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I've noticed that, in the last half-decade or so, the installers of many programs themselves have acquired downloaders -- which sometimes need separate installation! -- which in turn delete themselves and the installer once the installation. (Adobe Flash Player and Google Chrome are some of the many examples.)

But I don't understand: What is the reason behind this shift?

Why is it so difficult to find offline installers for programs (even small ones), even though the only thing the downloaders do is just download the offline installer? And why do they delete the installer after they're finished, never giving the user the chance to run the program standalone?

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I'm surprised this is still open. There is no deterministic answer to this. –  surfasb Nov 1 '11 at 14:17

4 Answers 4

up vote 2 down vote accepted

The reason is that vendors want to control what you can do. It gives them the opportunity to force you to use a different version, to change distribution tactics, to show ads, etc. In short, what they want is power.

You can keep the intermediate installer in most cases by simply linking to it while it is busy installing. This is done with the 'ln' command as in:

ln <path-to-installer> <link name>

You will usually find the path-to-installer in your /tmp folder. In the case of some products (like Adobe's), you need to create 2 links, one to the installer (which is a small binary) and one to the program archive (which is a large data file).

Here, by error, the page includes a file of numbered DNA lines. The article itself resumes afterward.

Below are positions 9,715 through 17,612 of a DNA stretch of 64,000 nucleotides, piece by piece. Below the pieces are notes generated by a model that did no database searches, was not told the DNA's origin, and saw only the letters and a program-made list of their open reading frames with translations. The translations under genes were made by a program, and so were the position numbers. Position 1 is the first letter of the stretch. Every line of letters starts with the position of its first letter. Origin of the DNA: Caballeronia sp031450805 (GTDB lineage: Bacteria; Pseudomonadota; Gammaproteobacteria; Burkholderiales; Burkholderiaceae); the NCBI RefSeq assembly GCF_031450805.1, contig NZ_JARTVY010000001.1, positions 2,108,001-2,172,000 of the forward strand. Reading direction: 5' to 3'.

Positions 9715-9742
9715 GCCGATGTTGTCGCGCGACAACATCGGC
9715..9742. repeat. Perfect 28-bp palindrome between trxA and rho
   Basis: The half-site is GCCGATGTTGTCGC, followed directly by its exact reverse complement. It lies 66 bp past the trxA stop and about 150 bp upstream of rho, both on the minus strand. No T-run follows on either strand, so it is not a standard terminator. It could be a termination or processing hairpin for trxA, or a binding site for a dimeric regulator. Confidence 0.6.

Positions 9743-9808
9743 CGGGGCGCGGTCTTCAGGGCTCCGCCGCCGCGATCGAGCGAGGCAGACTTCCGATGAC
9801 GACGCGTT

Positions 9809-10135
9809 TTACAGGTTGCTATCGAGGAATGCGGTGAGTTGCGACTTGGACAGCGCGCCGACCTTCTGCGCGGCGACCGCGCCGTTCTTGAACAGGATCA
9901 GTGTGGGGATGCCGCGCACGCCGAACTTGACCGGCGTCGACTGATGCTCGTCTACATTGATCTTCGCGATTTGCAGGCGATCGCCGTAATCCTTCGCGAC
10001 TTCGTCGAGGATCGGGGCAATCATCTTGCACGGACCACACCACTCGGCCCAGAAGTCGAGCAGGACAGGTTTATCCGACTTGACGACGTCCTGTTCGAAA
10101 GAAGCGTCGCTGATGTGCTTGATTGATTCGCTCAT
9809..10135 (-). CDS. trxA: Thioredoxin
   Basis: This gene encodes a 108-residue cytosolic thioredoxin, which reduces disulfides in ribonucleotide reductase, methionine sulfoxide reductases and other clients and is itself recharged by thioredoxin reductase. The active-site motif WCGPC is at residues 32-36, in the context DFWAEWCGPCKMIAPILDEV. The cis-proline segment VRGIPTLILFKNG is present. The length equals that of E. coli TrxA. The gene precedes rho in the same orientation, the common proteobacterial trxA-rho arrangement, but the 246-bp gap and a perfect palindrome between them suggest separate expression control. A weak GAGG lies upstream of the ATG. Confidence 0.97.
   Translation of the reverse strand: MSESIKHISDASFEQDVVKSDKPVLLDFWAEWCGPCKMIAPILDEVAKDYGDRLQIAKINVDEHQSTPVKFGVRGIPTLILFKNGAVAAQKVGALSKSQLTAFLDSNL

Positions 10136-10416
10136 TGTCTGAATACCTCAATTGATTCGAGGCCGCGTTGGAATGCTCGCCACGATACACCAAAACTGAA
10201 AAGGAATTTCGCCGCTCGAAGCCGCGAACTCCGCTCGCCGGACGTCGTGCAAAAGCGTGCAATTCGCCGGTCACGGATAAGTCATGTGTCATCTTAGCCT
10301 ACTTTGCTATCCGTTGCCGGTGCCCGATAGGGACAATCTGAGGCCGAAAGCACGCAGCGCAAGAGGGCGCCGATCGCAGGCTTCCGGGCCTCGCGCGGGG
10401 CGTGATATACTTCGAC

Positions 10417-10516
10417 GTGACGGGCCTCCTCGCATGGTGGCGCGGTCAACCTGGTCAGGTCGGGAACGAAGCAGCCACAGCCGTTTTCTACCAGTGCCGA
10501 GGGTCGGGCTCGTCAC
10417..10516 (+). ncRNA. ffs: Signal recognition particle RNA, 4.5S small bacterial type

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For some reason, typically security, it is important that the only the latest version of the application be installed or executed.

As for why the downloaded 'inner' installer can't be saved (it could still refuse to install or download an updated version if someone tried to run it directly and it wasn't the latest version) -- mostly just laziness and the lack of any perceived need.

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I have often wondered the same thing, because it often creates a hassle for those of us who often install the same pieces of software on many computers. I don't know for sure why this is becoming a trend, but I expect the biggest reason is this; Deleting an installer after the installer is done makes it so the next time you need the software, you are forced to download the most up to date version.

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For one thing, a downloader can be left non-updated (and therefore useful for a very long time), while only the program it downloads changes. Thus, you always download the latest copy.

Some applications delete their installer, some don't. I think most people delete the installer anyways later (I keep them because I have the room and I want to know what programs I had when I re-install Windows), so the installer writers just make this quicker. After all, why do you need the installer anymore when you have the program? (says the installer developer).

Also, I suppose a downloader program could apply diffs before or after installing, but automatically. So maybe it always downloads the same thing, just extra diffs and necessary. I think AVG does this.

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